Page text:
Important changes have been made to Saskatchewan's Class
Actions Act (CAA) affecting all companies and other
organizations that are in any way involved in the distribution of
goods or services to the public.
Most companies now appreciate that they are exposed to class
actions in connection with many aspects of their business.
Saskatchewan is a favoured place for plaintiffs to start class
actions, even against companies that do only a small amount of
their total business in that province.
Until a recent amendment to Saskatchewan's CAA, applicants
for certification in Saskatchewan have been immune from costs in
most circumstances. The exposure to costs can make, in the words of
the Supreme Court of Canada, class actions litigation the
"sport of kings in the sense that only kings or equivalent can
afford it" (Kerr v Danier Leather Inc., 2007 SCC 44
at para 63) and can be a major deterrent against class actions in
some situations. Because of the near virtual immunity against
adverse costs awards, as well as other features of Saskatchewan
law, many plaintiffs chose to commence class actions in this
Amendments to Saskatchewan's CAA, expected to be proclaimed
into law this week, give Saskatchewan courts the right to make any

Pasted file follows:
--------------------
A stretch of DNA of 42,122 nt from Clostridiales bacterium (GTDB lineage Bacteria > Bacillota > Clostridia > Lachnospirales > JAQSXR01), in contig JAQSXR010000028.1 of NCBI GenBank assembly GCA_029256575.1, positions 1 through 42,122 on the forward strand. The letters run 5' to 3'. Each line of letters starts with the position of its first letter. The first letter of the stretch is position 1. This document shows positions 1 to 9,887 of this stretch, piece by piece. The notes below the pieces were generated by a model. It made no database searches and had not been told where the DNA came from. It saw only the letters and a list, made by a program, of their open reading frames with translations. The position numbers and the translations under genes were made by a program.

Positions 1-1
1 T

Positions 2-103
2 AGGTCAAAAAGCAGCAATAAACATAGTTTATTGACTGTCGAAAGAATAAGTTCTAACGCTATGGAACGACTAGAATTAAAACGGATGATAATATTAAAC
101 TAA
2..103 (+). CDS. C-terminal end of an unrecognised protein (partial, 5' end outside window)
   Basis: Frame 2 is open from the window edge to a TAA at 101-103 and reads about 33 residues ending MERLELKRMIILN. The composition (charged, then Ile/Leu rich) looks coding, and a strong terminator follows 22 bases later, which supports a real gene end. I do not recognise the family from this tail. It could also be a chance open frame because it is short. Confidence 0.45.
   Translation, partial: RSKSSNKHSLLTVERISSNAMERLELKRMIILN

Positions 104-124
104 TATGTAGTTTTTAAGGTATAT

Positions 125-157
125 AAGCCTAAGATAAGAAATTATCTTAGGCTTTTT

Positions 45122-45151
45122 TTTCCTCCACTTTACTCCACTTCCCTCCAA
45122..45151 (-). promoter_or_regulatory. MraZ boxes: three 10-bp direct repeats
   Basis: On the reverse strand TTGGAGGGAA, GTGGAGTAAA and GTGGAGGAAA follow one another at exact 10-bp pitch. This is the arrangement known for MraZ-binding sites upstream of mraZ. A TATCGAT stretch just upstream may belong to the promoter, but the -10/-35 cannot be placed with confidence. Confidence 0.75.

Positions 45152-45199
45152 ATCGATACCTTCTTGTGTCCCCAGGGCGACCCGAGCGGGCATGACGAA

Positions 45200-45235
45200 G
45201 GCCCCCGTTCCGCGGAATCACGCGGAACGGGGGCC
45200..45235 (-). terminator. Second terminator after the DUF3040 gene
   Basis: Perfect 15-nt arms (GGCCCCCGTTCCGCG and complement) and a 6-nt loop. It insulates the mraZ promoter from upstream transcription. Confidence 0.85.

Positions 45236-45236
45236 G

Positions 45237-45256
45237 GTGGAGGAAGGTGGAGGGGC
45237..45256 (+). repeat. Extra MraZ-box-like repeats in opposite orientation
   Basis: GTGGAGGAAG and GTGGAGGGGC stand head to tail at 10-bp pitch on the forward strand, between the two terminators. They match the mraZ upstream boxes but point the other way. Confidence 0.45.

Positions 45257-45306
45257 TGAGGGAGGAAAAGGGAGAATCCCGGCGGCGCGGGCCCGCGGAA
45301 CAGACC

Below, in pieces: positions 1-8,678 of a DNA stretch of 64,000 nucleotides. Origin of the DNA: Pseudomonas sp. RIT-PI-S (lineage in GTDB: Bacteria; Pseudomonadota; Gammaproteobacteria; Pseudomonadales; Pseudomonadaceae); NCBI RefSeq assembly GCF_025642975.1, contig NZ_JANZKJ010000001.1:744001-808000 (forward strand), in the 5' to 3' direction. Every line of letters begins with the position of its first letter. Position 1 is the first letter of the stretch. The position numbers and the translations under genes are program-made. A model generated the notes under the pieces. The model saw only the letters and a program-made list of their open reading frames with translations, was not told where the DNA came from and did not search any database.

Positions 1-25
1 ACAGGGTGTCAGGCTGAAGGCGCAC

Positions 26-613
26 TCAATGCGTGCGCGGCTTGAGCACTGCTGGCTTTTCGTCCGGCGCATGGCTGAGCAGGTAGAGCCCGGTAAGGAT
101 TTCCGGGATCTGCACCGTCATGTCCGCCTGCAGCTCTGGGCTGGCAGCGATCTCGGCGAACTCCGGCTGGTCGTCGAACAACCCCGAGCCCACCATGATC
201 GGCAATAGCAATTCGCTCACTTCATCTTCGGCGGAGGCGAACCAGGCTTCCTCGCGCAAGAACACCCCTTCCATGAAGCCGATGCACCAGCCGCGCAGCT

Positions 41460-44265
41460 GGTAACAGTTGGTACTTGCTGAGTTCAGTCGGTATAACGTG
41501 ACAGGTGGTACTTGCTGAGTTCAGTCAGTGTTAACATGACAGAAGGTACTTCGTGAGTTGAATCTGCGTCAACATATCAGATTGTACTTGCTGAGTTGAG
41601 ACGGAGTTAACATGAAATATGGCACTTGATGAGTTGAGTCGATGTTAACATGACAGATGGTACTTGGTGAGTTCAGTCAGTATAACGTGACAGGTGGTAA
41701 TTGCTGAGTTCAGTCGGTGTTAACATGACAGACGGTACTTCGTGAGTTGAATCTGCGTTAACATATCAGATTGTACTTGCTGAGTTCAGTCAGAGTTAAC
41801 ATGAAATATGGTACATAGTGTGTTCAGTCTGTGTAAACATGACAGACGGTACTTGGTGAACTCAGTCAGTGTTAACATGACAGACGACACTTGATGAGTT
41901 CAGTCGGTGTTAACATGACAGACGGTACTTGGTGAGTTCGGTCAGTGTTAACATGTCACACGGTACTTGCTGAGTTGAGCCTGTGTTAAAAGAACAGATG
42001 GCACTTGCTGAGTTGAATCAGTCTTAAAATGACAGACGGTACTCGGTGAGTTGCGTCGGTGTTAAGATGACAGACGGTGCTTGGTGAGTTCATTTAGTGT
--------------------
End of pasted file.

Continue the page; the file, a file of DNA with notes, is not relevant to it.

order of costs the court considers appropriate with respect to any
application, action or appeal pursuant to the CAA. This change
generally aligns Saskatchewan law with that in Alberta, Ontario,
Quebec, New Brunswick, Nova Scotia and Prince Edward Island.
Saskatchewan's new costs provisions will apply to any
proceedings commenced, and costs incurred before, on or after this
new section came into force. The change in law has the potential to
put some check on plaintiffs' bringing claims of dubious
Many reasons remain why Saskatchewan is likely to continue as a
favoured jurisdiction for plaintiffs to commence class actions.
These reasons include that Saskatchewan costs awards are generally
much more modest than other provinces. Local procedures and a light
docket make access to the courts easier in Saskatchewan than in
some other jurisdictions. Perhaps most importantly,
Saskatchewan's ability to certify so-called
"national" classes that bind non-residents on an
"opt-out" basis, make the province an attractive forum to
pursue pan-Canadian actions.
The content of this article is intended to provide a general
guide to the subject matter. Specialist advice should be sought
about your specific circumstances.
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In Irwin v. Alberta Veterinary Medical Association, 2015 ABCA 396, the Alberta Court of Appeal found that the "ABVMA" failed to afford procedural fairness to a veterinarian undergoing an incapacity assessment.
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